Early learning investment threatened by construction and recruitment risks

3 Mar 20
Ambitious plans to expand early learning and childcare in Scotland could be undermined by risks around infrastructure and workforce, auditors have warned.

A report out today has found that the Scottish Government and local authorities are making “steady progress” towards the flagship policy of increasing funded childcare for eligible two-, three- and four-year-olds to 1,140 hours annually from August.

But it noted that around half of the required building work was still unfinished, while half of the additional early learning and childcare staff that will be needed were yet to be recruited.

The report, prepared for the Accounts Commission and Auditor General for Scotland, said that private and third sector providers - which are expected to deliver over a quarter of the hours – also continued to report significant workforce challenges that threatened their sustainability.

“These plans are critically dependent on achieving much in a short time,” it said.

“This creates a number of significant risks around getting enough people and buildings in place to deliver the expansion.

“In addition, it is likely that some aspects of the policy, such as delivering flexibility and choice, will not be fully implemented by August 2020.”

Delays in completing planned building work were a particular risk, it added.

Councils are to receive an additional £567m in revenue funding by 2020-21 to deliver the expansion, which will see the number of funded hours increase from 600 to 1,140 a year for eligible children, equivalent to 30 hours a week in term time.

Caroline Gardner, auditor general for Scotland, said the Scottish Government and councils had worked well together to increase early learning and childcare hours, and there had also been improvements in how the project would be evaluated.

“But the timeline remains tight and there are big risks around infrastructure and workforce,” she said.

Accounts Commission chair Graham Sharp said that the risk of delays to the project would have to be carefully managed.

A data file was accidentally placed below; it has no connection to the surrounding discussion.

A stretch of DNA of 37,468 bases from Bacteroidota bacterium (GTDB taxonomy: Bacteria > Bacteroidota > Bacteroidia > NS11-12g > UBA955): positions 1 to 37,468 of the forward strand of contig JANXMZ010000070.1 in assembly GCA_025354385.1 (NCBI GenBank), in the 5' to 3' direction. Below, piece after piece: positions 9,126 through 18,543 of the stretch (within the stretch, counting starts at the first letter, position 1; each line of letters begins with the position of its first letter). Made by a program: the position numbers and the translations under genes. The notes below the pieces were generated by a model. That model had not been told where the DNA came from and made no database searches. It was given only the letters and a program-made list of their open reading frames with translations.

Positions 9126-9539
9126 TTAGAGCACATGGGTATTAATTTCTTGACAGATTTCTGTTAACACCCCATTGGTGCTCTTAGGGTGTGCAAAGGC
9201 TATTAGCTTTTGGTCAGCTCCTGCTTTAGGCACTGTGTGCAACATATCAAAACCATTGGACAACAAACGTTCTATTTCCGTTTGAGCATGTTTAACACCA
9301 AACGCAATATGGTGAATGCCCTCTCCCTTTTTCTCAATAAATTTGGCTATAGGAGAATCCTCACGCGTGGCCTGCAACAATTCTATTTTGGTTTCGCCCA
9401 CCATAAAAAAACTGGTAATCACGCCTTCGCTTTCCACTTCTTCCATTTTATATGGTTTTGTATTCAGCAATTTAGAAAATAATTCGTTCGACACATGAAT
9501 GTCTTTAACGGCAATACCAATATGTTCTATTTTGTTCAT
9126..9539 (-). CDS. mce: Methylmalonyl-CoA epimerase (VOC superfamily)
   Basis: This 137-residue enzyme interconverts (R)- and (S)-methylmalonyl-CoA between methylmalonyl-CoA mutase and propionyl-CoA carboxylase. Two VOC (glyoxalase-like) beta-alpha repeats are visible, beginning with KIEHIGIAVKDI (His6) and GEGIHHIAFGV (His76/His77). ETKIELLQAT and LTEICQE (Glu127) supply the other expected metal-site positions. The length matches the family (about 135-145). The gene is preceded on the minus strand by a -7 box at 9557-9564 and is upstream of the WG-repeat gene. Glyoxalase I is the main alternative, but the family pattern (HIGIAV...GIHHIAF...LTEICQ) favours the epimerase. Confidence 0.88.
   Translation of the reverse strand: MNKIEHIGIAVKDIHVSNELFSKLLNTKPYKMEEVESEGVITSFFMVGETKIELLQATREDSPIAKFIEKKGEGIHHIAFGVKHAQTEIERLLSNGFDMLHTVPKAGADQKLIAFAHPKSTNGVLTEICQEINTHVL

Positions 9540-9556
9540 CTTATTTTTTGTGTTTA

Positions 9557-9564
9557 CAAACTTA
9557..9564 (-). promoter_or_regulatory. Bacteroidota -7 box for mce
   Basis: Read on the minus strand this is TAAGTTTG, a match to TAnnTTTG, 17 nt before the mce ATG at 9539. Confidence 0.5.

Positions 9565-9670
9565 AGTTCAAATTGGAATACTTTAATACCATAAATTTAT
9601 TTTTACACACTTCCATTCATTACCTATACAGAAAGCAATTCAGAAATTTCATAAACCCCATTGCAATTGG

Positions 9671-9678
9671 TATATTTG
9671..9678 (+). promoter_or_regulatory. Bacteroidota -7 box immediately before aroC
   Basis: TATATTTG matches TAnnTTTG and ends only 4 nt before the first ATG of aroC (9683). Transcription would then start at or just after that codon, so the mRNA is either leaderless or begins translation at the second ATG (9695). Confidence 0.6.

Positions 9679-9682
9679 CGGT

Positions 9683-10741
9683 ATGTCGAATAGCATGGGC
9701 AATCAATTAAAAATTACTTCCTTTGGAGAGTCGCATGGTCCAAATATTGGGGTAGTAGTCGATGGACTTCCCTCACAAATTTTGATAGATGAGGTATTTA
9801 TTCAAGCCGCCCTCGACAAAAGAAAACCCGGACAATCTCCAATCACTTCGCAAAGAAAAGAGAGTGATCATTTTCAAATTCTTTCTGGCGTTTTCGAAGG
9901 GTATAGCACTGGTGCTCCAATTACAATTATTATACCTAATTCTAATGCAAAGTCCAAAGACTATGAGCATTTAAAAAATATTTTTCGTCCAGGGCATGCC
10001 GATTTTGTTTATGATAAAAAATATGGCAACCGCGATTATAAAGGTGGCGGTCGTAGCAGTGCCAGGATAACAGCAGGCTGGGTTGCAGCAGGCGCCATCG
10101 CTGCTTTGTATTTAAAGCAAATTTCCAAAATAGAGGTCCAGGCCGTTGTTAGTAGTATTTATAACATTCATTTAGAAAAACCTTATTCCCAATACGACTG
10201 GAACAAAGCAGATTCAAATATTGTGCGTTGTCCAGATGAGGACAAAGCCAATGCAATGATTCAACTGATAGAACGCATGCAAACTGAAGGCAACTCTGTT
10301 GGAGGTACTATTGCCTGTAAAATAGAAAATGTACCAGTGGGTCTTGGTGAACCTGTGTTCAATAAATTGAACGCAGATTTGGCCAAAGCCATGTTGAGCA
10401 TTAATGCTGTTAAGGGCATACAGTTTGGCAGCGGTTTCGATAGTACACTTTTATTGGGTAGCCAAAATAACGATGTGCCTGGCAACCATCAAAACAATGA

“Given the amount of work due to be completed over summer 2020, it’s important that councils continue to work closely with the Scottish Government to manage the risks of any delays, including how best to keep parents informed,” he said.

Scottish Government children’s minister Maree Todd said Scotland was on course to deliver “the most generous, high quality early learning and childcare offer in the UK”, with thousands of additional staff already in post and a large-scale infrastructure programme underway.

“We are committed to delivering the roll-out from August and councils have contingency plans in place for all critical projects due to complete this summer, so we can be confident that the places will be there to deliver the expansion for Scotland’s children,” she said.

Stephen McCabe, children and young people spokesperson for the Convention of Scottish Local Authorities, said councils were committed to delivering their part of the expansion, which would have a “transformational effect” on Scotland’s families.

“The [report] shows we are making steady progress towards our targets, and over the next six months councils will be working closely with our local partners to ensure all aspects of the expansion, including recruitment and infrastructure, are in place for August,” he said. 

Article amended at 10.43am on Tuesday 3 March to add comment from CoSLA.

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